But then comes the most amazing part of the text. Elijah commands her to go ahead and make this last meal for herself and her son from the little bit of flour and oil she has left. But first, he says, “make a small loaf of bread for me from what you have and bring it to me.” After she has fed Elijah, she may make something for herself and her son. Elijah then promises her that if she does this, God has told him that “the jar of flour will not be used up and the jug of oil will not run dry until the day the LORD sends rain on the land” (v. 14). The crazy thing is, she goes and does what he says!!

Why would I think this is crazy? Call me a terminal skeptic, but I can envision myself, walking back to my hut thinking, ‘ok, so he says the flour and oil won’t run out, but how can I know that? If I make him the bread, even a little loaf, and he is wrong, I will not have enough left to make another loaf and my son will starve. And if I feed my son today, I may be able to beg for food, or find something somewhere for tomorrow. But if I feed this old man, I can’t even get through today. And who is this god of the Israelites? If he’s so powerful, why do we not have rain?’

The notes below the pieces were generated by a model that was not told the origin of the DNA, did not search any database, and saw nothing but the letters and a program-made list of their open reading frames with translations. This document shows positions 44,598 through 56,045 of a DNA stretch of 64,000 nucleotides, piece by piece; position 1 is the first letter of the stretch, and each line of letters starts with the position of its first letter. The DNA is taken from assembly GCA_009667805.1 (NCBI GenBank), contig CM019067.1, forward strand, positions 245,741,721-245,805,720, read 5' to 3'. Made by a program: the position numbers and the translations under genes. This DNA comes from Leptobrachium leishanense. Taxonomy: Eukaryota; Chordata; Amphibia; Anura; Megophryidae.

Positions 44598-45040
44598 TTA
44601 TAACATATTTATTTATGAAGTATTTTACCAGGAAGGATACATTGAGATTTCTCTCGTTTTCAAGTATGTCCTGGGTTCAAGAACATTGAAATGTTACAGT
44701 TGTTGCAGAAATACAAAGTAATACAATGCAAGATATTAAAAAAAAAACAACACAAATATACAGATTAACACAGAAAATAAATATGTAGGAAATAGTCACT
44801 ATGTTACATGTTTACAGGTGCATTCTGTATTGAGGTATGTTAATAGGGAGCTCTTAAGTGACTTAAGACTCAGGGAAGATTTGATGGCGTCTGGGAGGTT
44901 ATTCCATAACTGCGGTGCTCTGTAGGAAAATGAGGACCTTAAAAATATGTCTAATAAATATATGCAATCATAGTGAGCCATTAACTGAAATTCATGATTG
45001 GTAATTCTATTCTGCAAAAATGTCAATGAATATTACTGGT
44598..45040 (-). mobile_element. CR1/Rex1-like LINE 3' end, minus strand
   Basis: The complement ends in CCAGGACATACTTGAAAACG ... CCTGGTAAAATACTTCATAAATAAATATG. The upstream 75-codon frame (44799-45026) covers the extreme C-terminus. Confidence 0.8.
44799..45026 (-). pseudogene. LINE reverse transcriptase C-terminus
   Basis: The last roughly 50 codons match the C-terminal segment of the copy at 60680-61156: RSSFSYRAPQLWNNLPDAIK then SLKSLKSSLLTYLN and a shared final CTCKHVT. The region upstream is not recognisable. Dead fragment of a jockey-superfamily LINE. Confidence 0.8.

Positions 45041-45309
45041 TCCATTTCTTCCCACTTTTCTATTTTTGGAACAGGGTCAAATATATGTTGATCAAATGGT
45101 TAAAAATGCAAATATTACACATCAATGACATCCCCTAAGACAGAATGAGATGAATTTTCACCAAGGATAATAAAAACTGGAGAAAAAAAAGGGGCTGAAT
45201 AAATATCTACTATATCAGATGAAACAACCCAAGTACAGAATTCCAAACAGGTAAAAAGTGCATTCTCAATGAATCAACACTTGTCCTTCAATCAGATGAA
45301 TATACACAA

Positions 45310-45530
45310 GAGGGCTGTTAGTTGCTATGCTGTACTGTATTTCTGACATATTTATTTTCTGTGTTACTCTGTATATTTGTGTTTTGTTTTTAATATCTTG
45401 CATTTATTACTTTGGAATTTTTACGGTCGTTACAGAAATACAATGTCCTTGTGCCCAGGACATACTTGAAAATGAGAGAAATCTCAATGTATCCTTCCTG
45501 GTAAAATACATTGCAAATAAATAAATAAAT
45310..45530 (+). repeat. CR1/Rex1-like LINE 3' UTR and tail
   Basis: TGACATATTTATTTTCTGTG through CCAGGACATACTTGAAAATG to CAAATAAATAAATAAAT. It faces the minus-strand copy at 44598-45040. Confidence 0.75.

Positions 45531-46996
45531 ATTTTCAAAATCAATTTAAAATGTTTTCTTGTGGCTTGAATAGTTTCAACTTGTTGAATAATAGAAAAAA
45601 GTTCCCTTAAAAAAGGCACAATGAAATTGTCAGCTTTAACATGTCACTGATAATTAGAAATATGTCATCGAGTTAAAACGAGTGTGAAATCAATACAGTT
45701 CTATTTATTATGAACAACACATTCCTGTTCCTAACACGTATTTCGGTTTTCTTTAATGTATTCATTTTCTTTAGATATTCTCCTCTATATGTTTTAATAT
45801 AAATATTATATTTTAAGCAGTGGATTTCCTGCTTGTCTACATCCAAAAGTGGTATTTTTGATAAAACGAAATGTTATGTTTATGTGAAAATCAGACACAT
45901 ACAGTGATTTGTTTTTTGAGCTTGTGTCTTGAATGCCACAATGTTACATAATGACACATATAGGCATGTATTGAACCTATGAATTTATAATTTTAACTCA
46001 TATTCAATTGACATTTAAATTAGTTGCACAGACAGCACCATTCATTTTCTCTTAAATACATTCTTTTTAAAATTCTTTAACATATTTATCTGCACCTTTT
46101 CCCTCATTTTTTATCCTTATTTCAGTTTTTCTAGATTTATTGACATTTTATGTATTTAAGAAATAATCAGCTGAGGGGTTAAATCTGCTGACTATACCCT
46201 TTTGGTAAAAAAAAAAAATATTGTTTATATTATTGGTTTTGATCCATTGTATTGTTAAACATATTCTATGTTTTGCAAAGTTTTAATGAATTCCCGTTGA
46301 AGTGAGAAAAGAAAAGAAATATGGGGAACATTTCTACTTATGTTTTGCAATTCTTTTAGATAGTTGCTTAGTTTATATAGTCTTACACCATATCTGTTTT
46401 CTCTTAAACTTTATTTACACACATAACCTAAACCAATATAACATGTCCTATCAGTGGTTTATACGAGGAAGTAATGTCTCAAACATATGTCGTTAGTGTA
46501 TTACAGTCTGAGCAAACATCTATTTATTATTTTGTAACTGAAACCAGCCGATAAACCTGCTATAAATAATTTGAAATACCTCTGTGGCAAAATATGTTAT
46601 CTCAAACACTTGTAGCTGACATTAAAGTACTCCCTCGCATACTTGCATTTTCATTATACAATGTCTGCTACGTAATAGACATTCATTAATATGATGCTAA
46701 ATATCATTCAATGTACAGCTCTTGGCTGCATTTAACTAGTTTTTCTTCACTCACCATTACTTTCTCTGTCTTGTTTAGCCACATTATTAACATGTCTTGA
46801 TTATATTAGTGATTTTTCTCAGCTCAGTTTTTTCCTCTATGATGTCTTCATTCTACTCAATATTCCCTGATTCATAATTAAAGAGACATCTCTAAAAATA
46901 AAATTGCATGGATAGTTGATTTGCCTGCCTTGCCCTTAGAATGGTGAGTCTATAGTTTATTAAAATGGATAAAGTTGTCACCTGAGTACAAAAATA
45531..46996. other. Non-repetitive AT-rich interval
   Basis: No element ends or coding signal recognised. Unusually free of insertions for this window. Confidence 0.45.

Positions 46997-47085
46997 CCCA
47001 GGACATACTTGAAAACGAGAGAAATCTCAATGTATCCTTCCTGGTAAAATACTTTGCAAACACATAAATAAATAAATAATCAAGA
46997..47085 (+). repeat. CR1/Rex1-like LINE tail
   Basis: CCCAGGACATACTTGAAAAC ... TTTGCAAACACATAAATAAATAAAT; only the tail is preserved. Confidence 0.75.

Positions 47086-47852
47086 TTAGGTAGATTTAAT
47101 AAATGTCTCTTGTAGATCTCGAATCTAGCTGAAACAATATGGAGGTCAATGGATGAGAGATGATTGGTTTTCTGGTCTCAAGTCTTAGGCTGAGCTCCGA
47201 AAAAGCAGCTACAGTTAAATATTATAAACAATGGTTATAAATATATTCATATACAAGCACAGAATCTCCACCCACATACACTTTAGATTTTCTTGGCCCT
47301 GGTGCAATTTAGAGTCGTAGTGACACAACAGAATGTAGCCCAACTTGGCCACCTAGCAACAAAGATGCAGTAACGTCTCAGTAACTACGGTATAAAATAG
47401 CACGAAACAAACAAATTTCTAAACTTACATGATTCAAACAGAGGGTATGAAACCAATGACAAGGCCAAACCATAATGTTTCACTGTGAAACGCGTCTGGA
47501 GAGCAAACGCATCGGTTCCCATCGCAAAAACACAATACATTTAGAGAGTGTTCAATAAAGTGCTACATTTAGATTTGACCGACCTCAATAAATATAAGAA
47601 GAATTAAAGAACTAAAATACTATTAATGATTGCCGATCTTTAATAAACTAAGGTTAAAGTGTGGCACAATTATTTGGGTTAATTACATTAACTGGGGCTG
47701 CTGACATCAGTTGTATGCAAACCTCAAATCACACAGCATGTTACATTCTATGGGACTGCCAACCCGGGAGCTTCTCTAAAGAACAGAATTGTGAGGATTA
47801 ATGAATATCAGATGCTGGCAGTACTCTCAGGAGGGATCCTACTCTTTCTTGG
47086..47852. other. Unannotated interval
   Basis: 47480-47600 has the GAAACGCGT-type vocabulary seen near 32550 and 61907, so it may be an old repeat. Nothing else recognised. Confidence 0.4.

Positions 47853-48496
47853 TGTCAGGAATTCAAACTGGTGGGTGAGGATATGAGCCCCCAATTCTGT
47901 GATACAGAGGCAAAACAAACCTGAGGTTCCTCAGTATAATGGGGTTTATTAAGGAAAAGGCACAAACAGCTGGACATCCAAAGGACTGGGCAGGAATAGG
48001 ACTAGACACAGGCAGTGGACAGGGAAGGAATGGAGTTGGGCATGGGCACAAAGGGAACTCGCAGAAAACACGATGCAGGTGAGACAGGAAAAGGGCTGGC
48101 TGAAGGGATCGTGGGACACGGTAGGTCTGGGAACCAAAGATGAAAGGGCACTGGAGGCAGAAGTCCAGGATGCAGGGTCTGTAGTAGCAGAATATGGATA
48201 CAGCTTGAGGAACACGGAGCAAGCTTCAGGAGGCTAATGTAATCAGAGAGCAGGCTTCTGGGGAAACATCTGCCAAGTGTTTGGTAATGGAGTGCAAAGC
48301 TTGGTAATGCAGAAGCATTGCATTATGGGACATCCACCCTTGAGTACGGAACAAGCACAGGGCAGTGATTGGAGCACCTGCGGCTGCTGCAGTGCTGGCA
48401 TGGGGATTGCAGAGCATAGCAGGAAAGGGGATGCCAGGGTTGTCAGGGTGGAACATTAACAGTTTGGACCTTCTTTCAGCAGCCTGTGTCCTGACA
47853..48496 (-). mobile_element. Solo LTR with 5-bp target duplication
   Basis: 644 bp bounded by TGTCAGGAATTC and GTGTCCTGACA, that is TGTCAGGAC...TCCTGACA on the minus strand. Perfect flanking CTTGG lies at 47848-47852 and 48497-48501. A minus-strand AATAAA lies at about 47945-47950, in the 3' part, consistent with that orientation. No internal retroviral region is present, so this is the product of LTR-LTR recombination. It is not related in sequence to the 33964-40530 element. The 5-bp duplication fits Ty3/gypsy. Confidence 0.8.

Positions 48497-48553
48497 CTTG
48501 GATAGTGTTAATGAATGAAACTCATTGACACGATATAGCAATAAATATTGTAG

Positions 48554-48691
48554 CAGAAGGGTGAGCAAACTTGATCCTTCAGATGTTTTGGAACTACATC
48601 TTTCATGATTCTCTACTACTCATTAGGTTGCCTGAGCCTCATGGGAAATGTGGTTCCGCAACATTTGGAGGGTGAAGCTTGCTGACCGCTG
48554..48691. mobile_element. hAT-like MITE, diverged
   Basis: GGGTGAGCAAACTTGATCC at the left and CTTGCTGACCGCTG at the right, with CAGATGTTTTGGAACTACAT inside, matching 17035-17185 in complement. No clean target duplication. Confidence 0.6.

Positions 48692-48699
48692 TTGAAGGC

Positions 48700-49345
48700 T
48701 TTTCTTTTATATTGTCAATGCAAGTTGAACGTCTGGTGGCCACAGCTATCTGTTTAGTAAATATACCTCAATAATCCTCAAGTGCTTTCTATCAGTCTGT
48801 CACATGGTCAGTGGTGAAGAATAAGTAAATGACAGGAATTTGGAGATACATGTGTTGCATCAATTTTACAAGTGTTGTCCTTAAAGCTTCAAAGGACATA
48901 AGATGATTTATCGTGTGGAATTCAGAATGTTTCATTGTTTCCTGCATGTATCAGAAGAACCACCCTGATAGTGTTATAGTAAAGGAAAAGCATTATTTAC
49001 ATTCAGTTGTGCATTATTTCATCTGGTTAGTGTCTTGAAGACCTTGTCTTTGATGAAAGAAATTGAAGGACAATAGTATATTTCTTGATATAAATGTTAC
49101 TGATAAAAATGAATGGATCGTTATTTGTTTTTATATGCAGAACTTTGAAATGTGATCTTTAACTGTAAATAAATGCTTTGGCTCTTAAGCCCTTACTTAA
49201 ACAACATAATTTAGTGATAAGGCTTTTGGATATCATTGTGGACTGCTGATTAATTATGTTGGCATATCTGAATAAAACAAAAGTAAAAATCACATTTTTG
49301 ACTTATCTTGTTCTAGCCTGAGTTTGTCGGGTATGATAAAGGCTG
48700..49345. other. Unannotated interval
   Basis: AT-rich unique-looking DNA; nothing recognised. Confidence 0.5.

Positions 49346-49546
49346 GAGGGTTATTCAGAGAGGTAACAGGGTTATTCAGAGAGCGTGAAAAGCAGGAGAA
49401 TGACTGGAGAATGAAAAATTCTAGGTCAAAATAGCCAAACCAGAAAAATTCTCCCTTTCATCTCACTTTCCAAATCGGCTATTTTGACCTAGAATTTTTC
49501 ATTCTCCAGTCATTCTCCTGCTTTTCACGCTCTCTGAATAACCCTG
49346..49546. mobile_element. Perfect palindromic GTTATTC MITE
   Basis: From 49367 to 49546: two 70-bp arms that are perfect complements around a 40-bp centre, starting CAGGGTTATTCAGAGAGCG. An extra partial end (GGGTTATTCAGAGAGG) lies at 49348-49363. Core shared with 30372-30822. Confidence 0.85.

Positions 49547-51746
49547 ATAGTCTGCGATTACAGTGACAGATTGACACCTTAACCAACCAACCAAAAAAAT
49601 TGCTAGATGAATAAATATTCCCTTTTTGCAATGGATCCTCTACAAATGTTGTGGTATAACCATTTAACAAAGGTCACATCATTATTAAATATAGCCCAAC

Of course that is not what the widow does. She does exactly what Elijah commanded her to do, and the outcome is exactly what Elijah said it would be. Amazing! Which makes me wonder about my own faith, or the lack of faith. I wonder how often I hear God’s voice telling me to trust him, and I make my circumstances worse by trying to figure something out in what seems to me to be a more pragmatic way. I wonder how often I don’t even listen for his voice, but just soldier on, working out everything on my own, forgetting that the Creator of heaven and earth would love to help me out. If anything sounds crazy, that does.